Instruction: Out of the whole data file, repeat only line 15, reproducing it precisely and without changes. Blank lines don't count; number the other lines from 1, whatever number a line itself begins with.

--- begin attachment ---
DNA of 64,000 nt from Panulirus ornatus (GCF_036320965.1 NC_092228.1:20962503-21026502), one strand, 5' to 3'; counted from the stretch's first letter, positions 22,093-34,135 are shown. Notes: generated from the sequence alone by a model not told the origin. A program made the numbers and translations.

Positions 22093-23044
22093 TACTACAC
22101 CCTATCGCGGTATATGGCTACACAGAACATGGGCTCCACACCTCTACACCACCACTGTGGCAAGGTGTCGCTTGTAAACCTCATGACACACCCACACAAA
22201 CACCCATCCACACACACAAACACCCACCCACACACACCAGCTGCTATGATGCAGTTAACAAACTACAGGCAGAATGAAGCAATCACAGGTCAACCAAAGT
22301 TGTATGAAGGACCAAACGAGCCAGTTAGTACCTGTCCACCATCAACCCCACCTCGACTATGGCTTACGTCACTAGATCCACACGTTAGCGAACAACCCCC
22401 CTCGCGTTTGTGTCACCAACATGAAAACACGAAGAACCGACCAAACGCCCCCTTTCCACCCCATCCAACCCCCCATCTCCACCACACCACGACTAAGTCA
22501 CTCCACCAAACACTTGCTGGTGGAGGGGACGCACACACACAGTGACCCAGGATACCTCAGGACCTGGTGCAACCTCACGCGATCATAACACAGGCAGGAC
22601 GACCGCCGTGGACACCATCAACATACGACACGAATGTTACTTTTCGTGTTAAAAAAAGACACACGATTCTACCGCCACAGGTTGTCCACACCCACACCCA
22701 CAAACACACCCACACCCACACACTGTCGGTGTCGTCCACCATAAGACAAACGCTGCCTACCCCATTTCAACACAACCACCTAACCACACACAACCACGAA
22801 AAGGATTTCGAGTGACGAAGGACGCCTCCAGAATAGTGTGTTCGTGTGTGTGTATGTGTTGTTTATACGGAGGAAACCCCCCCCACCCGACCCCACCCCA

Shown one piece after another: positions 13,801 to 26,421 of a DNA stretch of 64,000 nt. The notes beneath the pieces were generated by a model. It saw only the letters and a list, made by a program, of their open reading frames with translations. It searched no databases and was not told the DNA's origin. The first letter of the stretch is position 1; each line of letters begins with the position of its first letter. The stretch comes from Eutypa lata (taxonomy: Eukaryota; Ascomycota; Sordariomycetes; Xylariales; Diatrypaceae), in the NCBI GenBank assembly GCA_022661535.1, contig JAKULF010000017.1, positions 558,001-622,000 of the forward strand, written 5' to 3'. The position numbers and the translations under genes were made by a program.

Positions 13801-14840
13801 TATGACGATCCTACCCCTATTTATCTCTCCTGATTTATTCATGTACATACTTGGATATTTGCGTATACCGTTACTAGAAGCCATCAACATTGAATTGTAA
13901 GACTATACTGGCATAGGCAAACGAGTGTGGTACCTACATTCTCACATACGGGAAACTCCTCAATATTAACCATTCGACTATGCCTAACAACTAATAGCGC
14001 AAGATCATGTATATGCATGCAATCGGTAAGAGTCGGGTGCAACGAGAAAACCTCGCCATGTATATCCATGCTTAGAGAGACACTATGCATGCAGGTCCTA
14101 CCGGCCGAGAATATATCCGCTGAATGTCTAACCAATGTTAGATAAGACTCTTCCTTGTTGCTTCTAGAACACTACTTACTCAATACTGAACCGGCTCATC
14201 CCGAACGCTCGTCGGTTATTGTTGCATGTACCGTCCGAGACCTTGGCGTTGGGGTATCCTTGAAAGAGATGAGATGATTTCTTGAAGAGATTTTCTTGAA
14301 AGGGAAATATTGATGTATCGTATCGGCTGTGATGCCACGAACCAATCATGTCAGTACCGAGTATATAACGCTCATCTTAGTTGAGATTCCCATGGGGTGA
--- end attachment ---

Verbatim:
13901 GACTATACTGGCATAGGCAAACGAGTGTGGTACCTACATTCTCACATACGGGAAACTCCTCAATATTAACCATTCGACTATGCCTAACAACTAATAGCGC